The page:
I’ve been doing this Beth Moore Bible study as of late, Breaking Free. It’s my second attempt through it, but it didn’t stick the first time, so I’m trying again. : ) It’s actually been incredible, even though I feel like I’m getting beat up. It’s like I said, Okay, change me God, and he said, Are you sure you’re ready? Alright, let’s go. I’ve never considered him to be quite so confrontational, but he is in fact kicking my butt, in the best sense of the phrase.
This week I was listening to Beth (yep, we’re on a first-name basis) talk about prejudice. She believes that it is one of those sins that gets passed through family lines but is accepted as part of “who we are” and never acknowledged to be the terrible thing that it is. As I listened, I thought, I wonder what’s on for next week. This one doesn’t really pertain to me. I’m one of the most accepting, tolerant, and non-judgmental people I’ve ever met. : ) Stopped in my thoughts I quickly whispered, God, what am I missing?
Thursdays at lunch I have to cover the reception desk – probably my least favorite hour of the week. We have a property management division and it never ceases to amaze me the people who walk through the doors. In fact, at our annual awards breakfast, the manager of the division held up a newspaper reading all of the bad headlines of crime and murder and arrest and said, “You know what my first thought is when I read these? It’s probably one of my tenants.” But I digress.
As I sat at the front desk a man came in looking for a sheet of paper left for him. As he walked towards me, I knew instantly that he must be visiting about an apartment. No way he was here to talk about buying a house. His clothes were ragged and dirty and hung larger than his overweight body, his hair unwashed, his teeth a dingy brown. As he spoke, I felt a wave of disgust wash over me. He was picking up an account leger to prove our accountant wrong about charges he owed. I rolled my eyes, handed him the leger, and returned to my computer screen even though he had stayed to chat. I nodded impatiently as he spoke until he got the hint and went on his way. As he walked out the door, I suddenly felt sick to my stomach.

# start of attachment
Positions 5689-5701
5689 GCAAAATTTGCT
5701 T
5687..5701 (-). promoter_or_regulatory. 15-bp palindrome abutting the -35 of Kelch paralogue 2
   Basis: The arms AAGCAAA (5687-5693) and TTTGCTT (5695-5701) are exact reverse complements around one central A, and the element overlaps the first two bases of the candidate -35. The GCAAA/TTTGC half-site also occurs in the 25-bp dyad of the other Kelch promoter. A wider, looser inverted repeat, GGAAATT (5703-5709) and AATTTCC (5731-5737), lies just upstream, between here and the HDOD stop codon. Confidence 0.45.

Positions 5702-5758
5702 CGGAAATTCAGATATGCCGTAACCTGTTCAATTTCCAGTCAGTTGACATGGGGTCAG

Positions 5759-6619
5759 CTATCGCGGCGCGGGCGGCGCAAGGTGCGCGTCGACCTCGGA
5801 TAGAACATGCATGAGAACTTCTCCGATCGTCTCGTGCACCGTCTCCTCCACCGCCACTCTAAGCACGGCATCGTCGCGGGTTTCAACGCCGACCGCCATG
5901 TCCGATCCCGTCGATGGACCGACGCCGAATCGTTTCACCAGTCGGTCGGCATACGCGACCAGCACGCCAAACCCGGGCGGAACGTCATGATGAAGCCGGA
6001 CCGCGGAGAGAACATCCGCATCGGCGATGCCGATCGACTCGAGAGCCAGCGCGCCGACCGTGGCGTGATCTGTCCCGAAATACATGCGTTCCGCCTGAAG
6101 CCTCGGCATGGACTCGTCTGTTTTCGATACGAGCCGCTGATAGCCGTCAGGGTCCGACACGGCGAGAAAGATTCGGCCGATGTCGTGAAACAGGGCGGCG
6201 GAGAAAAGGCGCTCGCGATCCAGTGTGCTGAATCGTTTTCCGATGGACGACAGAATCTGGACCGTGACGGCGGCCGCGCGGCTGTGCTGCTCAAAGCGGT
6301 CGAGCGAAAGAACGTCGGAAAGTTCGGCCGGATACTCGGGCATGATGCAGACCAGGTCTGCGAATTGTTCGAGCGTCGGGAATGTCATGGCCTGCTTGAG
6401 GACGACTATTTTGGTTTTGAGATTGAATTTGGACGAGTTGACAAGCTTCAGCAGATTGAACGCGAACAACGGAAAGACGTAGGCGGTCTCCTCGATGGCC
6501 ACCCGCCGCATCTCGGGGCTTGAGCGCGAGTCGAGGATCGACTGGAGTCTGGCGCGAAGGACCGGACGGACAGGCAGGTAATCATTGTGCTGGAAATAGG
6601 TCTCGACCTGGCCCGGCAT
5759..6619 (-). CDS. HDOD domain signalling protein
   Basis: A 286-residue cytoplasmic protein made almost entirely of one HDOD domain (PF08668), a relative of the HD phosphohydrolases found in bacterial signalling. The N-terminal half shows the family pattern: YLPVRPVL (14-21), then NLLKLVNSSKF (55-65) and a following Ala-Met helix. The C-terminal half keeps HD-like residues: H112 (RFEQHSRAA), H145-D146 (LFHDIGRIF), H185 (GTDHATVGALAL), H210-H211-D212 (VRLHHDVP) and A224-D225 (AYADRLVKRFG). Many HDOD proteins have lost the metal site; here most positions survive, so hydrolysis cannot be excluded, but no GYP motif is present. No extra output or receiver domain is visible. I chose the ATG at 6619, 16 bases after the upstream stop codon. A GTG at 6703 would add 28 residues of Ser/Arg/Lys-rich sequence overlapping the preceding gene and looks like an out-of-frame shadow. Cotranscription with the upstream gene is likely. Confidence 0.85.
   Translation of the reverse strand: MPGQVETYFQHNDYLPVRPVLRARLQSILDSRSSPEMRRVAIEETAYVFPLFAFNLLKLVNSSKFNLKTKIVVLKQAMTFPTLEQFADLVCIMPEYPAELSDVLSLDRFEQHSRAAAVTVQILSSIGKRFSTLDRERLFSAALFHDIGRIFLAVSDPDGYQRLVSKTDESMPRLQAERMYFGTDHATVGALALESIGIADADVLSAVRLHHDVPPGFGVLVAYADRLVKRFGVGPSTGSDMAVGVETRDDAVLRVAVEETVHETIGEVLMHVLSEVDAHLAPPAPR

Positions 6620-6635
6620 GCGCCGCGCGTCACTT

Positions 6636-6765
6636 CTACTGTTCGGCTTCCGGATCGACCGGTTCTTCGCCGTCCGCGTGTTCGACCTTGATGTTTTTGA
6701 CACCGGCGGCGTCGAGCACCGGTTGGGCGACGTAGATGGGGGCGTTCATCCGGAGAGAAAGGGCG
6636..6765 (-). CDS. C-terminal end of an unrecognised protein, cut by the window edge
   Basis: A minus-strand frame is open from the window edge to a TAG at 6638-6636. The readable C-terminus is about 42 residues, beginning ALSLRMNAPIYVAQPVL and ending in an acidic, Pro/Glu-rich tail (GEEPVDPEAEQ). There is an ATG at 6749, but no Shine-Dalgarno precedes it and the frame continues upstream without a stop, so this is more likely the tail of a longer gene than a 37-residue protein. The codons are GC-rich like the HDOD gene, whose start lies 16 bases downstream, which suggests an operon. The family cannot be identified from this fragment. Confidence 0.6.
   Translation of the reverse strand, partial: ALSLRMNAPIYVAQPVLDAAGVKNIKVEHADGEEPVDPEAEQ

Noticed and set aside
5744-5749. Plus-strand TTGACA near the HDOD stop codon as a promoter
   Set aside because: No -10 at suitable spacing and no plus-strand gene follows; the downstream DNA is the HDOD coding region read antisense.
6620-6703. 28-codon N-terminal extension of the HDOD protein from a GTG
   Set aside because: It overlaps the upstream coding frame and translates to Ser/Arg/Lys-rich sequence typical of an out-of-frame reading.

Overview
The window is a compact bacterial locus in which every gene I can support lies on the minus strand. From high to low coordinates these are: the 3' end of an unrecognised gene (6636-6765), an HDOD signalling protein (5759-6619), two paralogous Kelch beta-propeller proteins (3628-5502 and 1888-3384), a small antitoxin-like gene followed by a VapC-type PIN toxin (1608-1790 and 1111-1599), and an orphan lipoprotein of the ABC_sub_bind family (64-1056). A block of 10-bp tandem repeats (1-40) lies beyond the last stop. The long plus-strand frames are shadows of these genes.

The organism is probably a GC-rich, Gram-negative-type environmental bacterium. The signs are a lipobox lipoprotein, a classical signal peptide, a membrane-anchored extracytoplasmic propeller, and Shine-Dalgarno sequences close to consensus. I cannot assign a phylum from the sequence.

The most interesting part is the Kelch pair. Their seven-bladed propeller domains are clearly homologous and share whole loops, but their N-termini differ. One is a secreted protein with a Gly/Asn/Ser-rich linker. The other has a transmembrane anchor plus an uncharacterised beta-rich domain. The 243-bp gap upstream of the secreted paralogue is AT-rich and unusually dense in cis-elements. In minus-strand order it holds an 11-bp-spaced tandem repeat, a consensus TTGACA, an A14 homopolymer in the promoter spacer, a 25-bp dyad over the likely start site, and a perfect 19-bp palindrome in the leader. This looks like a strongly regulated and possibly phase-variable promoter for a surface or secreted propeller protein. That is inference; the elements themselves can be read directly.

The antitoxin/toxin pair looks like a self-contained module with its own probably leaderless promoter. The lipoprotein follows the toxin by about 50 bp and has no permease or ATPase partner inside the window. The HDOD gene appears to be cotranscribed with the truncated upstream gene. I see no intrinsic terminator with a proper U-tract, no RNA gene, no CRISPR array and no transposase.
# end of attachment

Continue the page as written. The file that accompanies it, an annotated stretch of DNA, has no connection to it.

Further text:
I had discovered my prejudice.
I desperately try to be a person who loves and accepts all people. I have felt judged for one reason or another for so much of my life that I want to be at the other end of the spectrum, extending grace and hope to anyone and everyone without judgment or presumption. But to think that I would not need that grace myself was a misjudgment in and of itself.
That man came back to argue his case. He kept thorough records of his payments and was able to prove our accountant wrong, to the benefit (his) of $390. He then stood and told me about his lovely wife, who had stood by his side through thick and thin. He told me to enjoy my day; to stay warm; to drive carefully. I laughed and conversed with him a few moments, suddenly intrigued by this man who I had judged so quickly.
Thank you, God, for the perspective.
I finished A Tree Grows In Brooklyn awhile back and it’s a new favorite. It has so much to say about poverty through the lives of this sweet poor family living in Brooklyn. One of my favorite moments was when the two children go into be vaccinated. Francie, the oldest, goes in first. The doctor lifts up her sleeve to reveal an arm covered in dirt. He turns to his nurse, shaking his head, “These poor people can’t even bathe themselves.” They both looked at Francie with pity and disgust. She understood but was confused. She and her brother had just come in from playing outside. Children were supposed to be dirty. She despised their looks. After receiving her shot she told the doctor and nurse, “My brother is coming in here next. He’ll be dirty just like me. But you don’t have to tell him since you already told me.”
The doctor and nurse stood there in shock, surprised she had understood their judgment. But they said nothing. They just shrugged and went on with their day.
Who knew that I could possess that same look of pity or disgust.
Oh that we could just love first, accept first, hope first.
If we could just listen before we judge – maybe the judgment would never come.